Rich Finneran took on a longshot race and has struggled to get attention or funding. He has been on the front line of struggling to deal with the “defund the police” movement, avoiding the topic in the primary and distancing himself from the movement in the general. He has really only been able to avoid the pitfalls because he hasn’t been close enough to Schmitt in the race to garner attention. 

Schmitt is poised to lead the ticket, and if there happens to be a vacant U.S. Senate seat in 2022, likely to make that same argument of leading the ticket that Hawley did to stake his claim to that seat. 

(R) Attorney General Eric Schmitt
Contributions this cycle: $331,920
Cash on hand: $723,132
MO Opportunity PAC
Cash on hand: $2,199,495
(D) Rich Finneran
Contributions this cycle: $191,980
Cash on hand: $136,457


I have no doubt that Mr. Yinka Faleti and his very talented campaign team get tired of hearing how impressive he is and how good of a campaign he is running — and how he isn’t going to beat Jay Ashcroft. However, all that is true. 

If the higher-ups in the Democratic party aren’t at his door the day after the election, they are nuts. He has a tremendous resume, is talented on the stump, and has raised three-quarters of a million dollars. He is talented. 

Now comes the second part where reality kicks in. Ashcroft has been an excellent secretary of state and has made several rulings that took some serious backbone. He is the son of a legendary Missouri family and has done that family proud. He will do very well on Election Day and the day after will be part of the discussion for higher office.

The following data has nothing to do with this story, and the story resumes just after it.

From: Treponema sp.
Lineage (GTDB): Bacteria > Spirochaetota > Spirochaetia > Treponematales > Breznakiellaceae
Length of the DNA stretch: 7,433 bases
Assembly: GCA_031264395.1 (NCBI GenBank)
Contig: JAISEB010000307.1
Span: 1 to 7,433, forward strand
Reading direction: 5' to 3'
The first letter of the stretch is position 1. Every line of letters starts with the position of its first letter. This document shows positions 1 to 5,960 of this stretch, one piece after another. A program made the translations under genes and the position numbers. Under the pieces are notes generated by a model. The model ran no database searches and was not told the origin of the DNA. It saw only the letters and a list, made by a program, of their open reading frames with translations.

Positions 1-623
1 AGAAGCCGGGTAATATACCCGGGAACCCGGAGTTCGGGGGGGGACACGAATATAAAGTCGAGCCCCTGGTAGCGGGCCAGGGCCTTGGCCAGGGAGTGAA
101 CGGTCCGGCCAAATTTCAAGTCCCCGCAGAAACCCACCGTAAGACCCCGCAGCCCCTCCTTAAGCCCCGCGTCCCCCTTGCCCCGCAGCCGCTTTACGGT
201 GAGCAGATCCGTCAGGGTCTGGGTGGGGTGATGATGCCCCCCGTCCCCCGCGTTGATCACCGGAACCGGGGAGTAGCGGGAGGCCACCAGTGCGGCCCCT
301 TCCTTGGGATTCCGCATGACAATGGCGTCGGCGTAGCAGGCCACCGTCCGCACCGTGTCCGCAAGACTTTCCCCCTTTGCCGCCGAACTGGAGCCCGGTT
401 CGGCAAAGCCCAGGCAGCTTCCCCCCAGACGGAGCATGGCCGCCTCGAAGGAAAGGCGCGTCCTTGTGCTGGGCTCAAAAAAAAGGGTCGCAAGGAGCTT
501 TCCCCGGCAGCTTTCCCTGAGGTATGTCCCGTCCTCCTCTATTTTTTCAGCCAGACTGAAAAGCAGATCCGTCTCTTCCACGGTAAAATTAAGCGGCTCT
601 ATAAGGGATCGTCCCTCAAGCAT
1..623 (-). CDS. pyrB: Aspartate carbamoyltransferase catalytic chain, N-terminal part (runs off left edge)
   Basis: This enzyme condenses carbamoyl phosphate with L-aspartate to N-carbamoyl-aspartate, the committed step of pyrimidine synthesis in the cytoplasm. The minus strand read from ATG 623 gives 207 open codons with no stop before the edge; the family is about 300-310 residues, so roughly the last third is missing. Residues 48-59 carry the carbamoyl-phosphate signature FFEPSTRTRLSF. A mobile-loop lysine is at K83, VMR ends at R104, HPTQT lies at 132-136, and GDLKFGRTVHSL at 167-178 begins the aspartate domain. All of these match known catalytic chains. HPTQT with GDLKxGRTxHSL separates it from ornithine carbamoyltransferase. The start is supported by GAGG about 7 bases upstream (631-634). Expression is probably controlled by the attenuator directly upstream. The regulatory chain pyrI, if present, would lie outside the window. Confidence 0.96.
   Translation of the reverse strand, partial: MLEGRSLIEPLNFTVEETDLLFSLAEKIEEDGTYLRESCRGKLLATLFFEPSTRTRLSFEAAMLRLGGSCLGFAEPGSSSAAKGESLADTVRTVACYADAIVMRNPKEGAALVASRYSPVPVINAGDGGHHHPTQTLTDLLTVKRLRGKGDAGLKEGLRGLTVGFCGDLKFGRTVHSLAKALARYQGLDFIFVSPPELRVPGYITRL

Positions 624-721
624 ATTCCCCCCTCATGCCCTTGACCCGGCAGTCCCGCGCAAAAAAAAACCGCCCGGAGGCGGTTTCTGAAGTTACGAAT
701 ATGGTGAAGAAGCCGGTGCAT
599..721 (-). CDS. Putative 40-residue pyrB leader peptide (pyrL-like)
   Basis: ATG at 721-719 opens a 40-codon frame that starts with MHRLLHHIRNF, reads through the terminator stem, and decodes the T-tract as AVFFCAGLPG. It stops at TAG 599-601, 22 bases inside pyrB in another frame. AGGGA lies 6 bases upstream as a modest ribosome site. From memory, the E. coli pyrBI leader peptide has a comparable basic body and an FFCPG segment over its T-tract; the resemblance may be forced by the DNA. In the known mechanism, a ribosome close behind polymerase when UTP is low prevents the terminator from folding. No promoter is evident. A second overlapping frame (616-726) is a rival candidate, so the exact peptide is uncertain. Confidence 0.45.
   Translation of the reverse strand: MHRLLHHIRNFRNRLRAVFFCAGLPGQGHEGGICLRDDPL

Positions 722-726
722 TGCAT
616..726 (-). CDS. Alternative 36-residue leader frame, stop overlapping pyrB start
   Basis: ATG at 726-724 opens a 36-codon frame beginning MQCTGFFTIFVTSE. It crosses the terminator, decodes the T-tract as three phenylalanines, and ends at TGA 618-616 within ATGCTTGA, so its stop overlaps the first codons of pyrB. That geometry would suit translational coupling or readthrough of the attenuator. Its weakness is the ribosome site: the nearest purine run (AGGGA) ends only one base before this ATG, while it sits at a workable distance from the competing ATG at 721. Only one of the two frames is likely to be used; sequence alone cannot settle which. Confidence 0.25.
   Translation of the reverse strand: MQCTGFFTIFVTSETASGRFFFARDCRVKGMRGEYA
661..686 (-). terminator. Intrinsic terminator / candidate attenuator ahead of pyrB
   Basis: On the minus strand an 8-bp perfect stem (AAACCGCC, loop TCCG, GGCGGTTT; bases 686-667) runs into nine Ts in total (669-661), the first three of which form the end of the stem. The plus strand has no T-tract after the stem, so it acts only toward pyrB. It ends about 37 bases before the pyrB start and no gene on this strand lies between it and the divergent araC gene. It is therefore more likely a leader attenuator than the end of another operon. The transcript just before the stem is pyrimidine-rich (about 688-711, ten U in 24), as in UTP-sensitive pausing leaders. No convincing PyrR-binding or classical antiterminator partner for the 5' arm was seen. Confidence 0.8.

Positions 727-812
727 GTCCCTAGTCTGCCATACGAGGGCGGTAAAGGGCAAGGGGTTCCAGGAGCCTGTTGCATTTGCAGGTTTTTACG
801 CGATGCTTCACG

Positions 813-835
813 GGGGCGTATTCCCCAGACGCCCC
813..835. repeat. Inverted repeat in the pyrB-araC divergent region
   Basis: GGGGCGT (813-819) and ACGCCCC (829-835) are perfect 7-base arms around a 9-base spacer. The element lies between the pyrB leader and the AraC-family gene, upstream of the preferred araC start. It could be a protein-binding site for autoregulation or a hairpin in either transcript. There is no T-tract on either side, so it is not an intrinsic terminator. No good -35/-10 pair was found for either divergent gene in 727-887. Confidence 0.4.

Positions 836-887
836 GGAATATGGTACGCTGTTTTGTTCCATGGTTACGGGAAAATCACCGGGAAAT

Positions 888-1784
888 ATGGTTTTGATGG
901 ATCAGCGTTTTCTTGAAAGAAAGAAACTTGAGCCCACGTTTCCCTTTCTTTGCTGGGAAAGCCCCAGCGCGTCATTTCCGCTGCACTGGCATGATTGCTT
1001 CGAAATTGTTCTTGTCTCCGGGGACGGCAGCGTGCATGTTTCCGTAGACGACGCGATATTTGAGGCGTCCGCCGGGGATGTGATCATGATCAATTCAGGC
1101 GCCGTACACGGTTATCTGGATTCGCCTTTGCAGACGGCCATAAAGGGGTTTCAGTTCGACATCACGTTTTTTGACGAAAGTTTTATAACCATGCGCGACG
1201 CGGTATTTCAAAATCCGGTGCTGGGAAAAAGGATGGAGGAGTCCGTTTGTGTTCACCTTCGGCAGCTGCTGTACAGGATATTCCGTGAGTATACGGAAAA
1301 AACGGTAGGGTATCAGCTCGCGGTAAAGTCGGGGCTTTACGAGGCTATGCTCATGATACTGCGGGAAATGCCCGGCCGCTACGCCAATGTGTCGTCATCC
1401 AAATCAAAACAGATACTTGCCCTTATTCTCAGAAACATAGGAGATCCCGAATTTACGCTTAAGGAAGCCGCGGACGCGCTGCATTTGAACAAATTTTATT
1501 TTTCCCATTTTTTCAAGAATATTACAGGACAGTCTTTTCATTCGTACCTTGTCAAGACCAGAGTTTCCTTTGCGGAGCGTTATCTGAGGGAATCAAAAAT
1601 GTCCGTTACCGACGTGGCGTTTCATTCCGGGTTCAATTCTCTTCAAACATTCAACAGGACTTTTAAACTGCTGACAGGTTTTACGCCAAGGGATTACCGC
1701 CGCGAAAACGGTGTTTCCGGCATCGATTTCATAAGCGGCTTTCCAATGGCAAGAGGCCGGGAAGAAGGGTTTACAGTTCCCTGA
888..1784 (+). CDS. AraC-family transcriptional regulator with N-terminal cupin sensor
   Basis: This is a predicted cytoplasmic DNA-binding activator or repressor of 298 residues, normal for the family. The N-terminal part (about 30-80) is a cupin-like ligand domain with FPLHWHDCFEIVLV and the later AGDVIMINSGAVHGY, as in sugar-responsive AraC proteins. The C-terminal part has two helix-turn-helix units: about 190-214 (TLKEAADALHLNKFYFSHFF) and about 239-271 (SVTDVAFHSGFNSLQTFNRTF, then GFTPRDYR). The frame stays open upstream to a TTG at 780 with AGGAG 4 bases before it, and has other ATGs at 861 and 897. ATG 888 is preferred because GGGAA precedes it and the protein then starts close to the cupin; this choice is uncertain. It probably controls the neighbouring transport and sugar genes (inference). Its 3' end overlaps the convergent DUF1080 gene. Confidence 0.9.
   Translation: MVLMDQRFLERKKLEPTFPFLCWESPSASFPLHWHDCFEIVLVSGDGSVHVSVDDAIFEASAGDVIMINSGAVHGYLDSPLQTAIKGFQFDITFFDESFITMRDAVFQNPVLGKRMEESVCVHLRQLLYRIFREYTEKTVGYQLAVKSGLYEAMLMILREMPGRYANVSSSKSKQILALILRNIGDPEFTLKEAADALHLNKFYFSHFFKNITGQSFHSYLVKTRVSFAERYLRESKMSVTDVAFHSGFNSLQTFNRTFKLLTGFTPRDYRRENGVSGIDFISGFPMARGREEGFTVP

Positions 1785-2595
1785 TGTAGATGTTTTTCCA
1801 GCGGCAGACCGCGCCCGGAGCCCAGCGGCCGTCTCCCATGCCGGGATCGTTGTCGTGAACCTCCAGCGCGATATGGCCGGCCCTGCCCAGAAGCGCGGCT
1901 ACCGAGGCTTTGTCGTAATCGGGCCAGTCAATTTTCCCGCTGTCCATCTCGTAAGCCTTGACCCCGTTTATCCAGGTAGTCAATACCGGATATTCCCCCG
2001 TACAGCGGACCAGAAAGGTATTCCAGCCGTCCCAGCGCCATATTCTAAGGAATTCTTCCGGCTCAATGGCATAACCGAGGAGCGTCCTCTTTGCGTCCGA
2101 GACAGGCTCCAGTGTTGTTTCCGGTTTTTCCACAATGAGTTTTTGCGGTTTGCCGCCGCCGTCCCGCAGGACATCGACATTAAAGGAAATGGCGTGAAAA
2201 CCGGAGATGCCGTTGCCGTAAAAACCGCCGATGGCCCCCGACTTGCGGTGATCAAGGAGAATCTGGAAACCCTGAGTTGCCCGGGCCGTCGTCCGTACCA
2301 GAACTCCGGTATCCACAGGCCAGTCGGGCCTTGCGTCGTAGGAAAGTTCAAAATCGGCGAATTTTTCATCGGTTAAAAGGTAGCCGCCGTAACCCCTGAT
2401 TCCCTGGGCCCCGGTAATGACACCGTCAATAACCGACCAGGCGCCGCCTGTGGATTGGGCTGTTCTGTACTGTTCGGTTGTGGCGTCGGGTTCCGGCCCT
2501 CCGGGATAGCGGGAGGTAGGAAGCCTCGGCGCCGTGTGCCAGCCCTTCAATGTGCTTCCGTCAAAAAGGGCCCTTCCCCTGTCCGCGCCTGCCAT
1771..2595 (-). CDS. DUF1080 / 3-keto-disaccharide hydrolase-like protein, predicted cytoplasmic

(R) Secretary of State Jay Ashcroft
Contributions this cycle: $542,813
Cash on hand: $408,505
Committee for Liberty PAC
Cash on hand: $97,028
(D) Yinka Faleti
Contributions this cycle: $738,999.77
Cash on hand: $436,284


Former Rep. Vicki Englund secured the nomination for the down-ticket race that Democrats thought they had the best shot at winning in the treasurer’s race. She has run a fine campaign as she is the veteran of several competitive efforts. However, while this may have been the race that the Democrats thought was the best shot, it’s still a long one in Missouri as both candidates have seen how challenging it can be to fundraise for the job. 

The incumbent Treasurer Scott Fitzpatrick has come up with some innovative ways to endear himself to Republicans — and has done all the basics well that a frontrunner needs to do. Being the youngest statewide elected official, he has plenty of time to wait for the right opportunity to run for higher office and with the wisdom of postponing his swearing-in, he has another term available to him as state treasurer. 

(R) State Treasurer Scott Fitzpatrick
Contributions this cycle: $583,827
Cash on hand: $376,666
Missourians for a Responsible Budget PAC
Cash on hand: $165,131
(D) Former State Rep. Vicki Englund
Contributions this cycle: $169,435
Cash on hand: $7,329